In conclusion, it must be added that the shrine contains at present a genuine relic of St. Patrick. When Cardinal Vivian returned to Rome in 1186 he brought back to Pope Urban III some of the relics of St. Patrick, which were preserved in the Church of St. Mark in Rome. Dr Denvir made application for one of these, and Dr Dorrian had it inserted in the shrine, with the seal of the Cardinal Protector of the Church confirming the donation placed on the outside of the shrine.
The inscription is as follows:
Reliquae de Brachio St. Patritii Episcopi Iberniae Apostoli desumptae de Mandato Emi viri Petri S. R Eclae. Cardinalis de Silvestri Titularis S. Marci de Urbe
At present, the relic is preserved in the parish treasury while the priceless reliquary is on loan to and can be viewed at the Ulster Museum. On occasions of high solemnity, the two are reunited for veneration in the church.
LAVERY’S TRIPTYCH ALTARPIECE: on Sunday, 20th of April, 1919, Dr MacRory, Bishop of Down and Connor, unveiled in St. Patrick’s Church, the triptych altarpiece ‘The Madonna of the Lakes’, painted by a native of the parish, celebrated artist, Sir John Lavery.
Nearly two years previous, Fr John O’Neill, Administrator of St. Patrick’s, was asked to go to the presbytery’s reception room. There he met a small, rather stout and immaculately dressed man who gave his name as John Lavery.
Modestly and quietly, Sir John Lavery expressed his desire to present to the church of his Baptism, the first religious picture he had painted. It had been exhibited at the Royal Academy earlier that year. Before going to the presbytery, John had visited the church to select a suitably lit location for the painting. This, he suggested, would be the apse to the left of the church.
As Sir John rushed towards his taxi, waiting to take him to catch the boat-train to Stranraar, he promised to send a photograph of the painting, for those concerned, to study. Fr O’Neill walked with him to the taxi, where Lavery opened the door and introduced him to Hazel who had been waiting for him in the car. True to his word, John sent an enlarged photo but it would be a year and a half from that first visit to the unveiling of the triptych.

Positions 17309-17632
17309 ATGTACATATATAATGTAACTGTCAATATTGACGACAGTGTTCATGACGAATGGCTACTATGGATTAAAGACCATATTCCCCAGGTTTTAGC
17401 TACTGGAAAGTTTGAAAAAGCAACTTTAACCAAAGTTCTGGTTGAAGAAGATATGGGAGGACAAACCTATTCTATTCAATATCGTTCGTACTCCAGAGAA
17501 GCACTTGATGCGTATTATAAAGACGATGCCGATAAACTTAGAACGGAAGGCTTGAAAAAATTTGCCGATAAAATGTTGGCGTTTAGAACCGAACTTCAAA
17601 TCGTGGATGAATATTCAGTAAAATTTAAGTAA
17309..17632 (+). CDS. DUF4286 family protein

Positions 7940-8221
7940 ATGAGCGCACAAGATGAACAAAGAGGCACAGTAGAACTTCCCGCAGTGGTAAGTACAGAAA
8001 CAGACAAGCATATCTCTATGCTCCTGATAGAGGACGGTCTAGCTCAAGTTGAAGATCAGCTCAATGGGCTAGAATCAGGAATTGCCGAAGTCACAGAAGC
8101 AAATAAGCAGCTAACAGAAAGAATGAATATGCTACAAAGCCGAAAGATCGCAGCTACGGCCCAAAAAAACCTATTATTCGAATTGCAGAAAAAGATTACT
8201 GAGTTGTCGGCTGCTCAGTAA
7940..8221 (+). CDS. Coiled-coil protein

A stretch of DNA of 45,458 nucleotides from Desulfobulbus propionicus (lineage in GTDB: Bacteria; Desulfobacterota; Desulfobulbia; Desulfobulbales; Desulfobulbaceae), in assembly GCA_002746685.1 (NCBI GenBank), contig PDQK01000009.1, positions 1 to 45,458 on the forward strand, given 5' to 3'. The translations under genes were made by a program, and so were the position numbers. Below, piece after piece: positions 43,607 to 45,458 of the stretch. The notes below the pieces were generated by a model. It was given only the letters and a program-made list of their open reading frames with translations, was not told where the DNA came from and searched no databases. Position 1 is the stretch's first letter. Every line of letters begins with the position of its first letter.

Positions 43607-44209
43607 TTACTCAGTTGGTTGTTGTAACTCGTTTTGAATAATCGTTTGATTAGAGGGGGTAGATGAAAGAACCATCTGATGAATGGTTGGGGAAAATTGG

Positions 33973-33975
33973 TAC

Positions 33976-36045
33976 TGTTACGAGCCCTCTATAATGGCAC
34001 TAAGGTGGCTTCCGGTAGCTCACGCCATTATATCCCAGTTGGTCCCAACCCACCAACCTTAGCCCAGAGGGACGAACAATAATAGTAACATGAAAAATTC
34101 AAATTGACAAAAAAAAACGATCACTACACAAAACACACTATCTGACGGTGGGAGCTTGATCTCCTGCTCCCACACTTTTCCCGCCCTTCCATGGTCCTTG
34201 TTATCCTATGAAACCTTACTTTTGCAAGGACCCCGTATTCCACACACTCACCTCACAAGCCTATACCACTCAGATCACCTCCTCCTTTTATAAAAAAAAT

The initial place suggested for the triptych could not be made available because the donors of the original altar in that apse would not consent to its removal or relocation. Later it was placed in the apse on the left side of the church after a major fire gutted the church in 1995.
A total of ten handwritten letters from Sir John Lavery remain in the possession of the parish. There is also a typed letter from his secretary as well as one in Lady Lavery’s handwriting. These tell us much of the previously hidden detail of the painting’s story. The letters contain minutiae, giving his thoughts behind his religious painting as well as the arrangements for its placement in the church.
In Lavery’s letter of the 30th of December, 1917, he makes note of the involvement of Sir Edwin Lutyens in the design of the altar on which the triptych was to be placed. It is believed that Lutyens also designed the frame for the painting. After exhibition at other centres, the triptych was sent to Belfast. Unfortunately after it was dispatched, a railway strike took place and it was detained in England for several weeks. This was the cause of great anxiety on both sides of the Irish Sea and for some time the painting's location could not be determined. Eventually it arrived with the altar and its decorations and was installed for the unveiling on Easter Sunday, 1919.
One of the surviving artefacts which accompanied the triptych at that time was a letter from the art dealer valuing the painting for insurance purposes at £3,000.
The models for the triptych were the tree women in John Lavery’s life, his wife Hazel, his daughter, Eileen and his step-daughter Alice. St. Brigid, modelled on Eileen, later Lady Semphill, is surrounded by sheep, tradition believing Brigid to have been a shepherdess. St. Patrick, modelled on Alice, is depicted with pigs in the background recalling Patrick’s enslavement as a swineherd in County Antrim. Hazel was the model for the Madonna. She is depicted against an imagined backdrop of lakes and mountains.
In front of the triptych the visitor will notice a carved oak crucifix. This cross is modelled on the Celtic High Cross. The figure of Christ on the cross is unusual. He is wearing a crown and a kilt but the overall feeling portrayed is one of strength and courage. This cross was made for Lavery by Mr R May of Hopefield Avenue, near the Antrim Road. The wood used in the cross was a piece of oak salvaged from an old church in Ballinderry which was built from the remnants of an even older church which stood there in the late 1400s.
For further information on the life and works of Sir John Lavery, see a short publication written and produced by parish administrator, Fr Michael Sheehan, available from the parish office.